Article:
What is your role and who do you work for?
I’m the CIO of BT Business and Public Sector. It was created in April 2016 to look after businesses of all sizes and public sector organisations.
There are two main parts to my role: ensuring our 12,000 employees have access to the right technology to do their jobs effectively, and designing and building products to help our customers solve challenges and seize opportunities.
To do this I try to spend time with our customers’ CIOs, understanding their environments and the issues they face; it’s one of the most important and interesting parts of my job.
How long have you been in IT?
I joined BT as a 17 year-old software developer. It was great to be learning on the job while studying at the same time. After I graduated, I worked at BT full-time and have done so ever since. I often joke that I’m a bit of an accidental CIO.
I did so many different technical roles at BT that eventually CIO was the only role I had yet to do!
Seriously though, the range of jobs I’ve had provided me with a skillset and a perspective on the business that the CIO really needs. It also helped me to fill the gap between business and technology, something I think is crucial for all CIOs today.
What is your most interesting project to date?
At the moment I’m working on the integration of EE into BT. We want to be fully integrated as quickly as possible so that we have joint business operations to ensure we have that so-important, single view of the customer.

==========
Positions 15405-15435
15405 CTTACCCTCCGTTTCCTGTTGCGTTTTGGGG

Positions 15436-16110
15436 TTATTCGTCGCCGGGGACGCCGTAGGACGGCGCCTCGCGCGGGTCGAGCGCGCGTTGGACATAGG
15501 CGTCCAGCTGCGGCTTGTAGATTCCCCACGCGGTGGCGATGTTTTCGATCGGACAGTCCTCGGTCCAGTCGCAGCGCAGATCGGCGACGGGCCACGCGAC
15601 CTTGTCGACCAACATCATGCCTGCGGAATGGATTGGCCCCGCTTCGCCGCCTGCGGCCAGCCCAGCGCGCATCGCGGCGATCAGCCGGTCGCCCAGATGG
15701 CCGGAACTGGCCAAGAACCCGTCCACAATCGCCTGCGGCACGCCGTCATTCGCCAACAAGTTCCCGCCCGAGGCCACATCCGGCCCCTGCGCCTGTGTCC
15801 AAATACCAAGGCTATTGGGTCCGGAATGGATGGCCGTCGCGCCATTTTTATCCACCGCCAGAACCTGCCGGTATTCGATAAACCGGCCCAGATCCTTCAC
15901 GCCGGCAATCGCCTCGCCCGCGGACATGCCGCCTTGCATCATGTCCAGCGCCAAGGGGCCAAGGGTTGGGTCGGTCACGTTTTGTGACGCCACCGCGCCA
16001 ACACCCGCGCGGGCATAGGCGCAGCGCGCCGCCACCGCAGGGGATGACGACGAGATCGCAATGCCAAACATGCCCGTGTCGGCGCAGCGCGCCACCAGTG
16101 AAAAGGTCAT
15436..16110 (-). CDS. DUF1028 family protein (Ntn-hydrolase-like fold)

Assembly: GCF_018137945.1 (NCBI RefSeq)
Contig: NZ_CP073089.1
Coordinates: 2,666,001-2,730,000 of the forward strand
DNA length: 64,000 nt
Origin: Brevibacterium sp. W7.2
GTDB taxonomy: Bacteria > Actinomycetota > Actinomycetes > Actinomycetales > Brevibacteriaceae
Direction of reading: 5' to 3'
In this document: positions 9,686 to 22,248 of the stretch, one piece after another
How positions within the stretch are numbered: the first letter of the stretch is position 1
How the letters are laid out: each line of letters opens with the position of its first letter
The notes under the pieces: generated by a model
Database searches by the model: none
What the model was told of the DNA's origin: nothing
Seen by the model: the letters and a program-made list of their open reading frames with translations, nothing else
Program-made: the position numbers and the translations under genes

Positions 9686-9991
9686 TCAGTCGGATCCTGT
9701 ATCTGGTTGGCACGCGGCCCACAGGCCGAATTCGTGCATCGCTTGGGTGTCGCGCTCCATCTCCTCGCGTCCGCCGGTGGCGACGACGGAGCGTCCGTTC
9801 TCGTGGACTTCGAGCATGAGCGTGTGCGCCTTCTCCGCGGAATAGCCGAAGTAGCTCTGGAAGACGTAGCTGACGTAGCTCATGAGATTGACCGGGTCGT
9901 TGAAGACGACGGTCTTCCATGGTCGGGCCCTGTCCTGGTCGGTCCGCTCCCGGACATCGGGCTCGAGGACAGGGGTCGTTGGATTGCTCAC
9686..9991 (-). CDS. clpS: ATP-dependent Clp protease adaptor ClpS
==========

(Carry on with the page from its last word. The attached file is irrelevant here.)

What makes this project really interesting is the light it shines on the evolution of technology. Compared to five years ago, or even three, we’re able to tackle integration in a totally different way.
The old approach to integration was a convoluted process that involved looking at the old technology stack and then building a new stack. It took a very long time.
Now with cloud based solutions, like those provided by Salesforce, integrating with our existing IT, we’re able to hide the complex underlying estate. Thanks to cloud based integration layers, the single customer view will be available to employees very quickly, while in the background we can get on with the job of simplifying the IT estate.
What is your biggest challenge at the moment?
It’s probably the EE-BT integration because it’s high-profile, because the benefits it will deliver to customers are huge and because it must be ready on time. It’s for these reasons we are leveraging some cloud based tools.
What technology were you working with ten years ago?
In reality, ten years ago I was working with very similar technology to five years ago – I think the big changes have come in the past five years. For example, in 2010 I was building a new stack to host fixed-line products like voice, broadband and Office 365.
It was a classic, large-scale IT project of the time. It took us three years to build the stack and a further two years to migrate the customers.
Only then, after five years were we able to derive any benefit. When you look back now, it seems incredible: five years from commencement to benefit realisation! Leveraging cloud based services like Salesforce we’re unlocking benefits after five months instead of two years. That’s a huge change.
What is your favourite technology of all time?
I think it has to be cloud computing. It is such an enabler and that’s what business technology these days is all about: enabling innovation, growth, smarter processes, efficiency and collaboration. We’ve certainly come a long way since the days of IT being seen as a cost centre.
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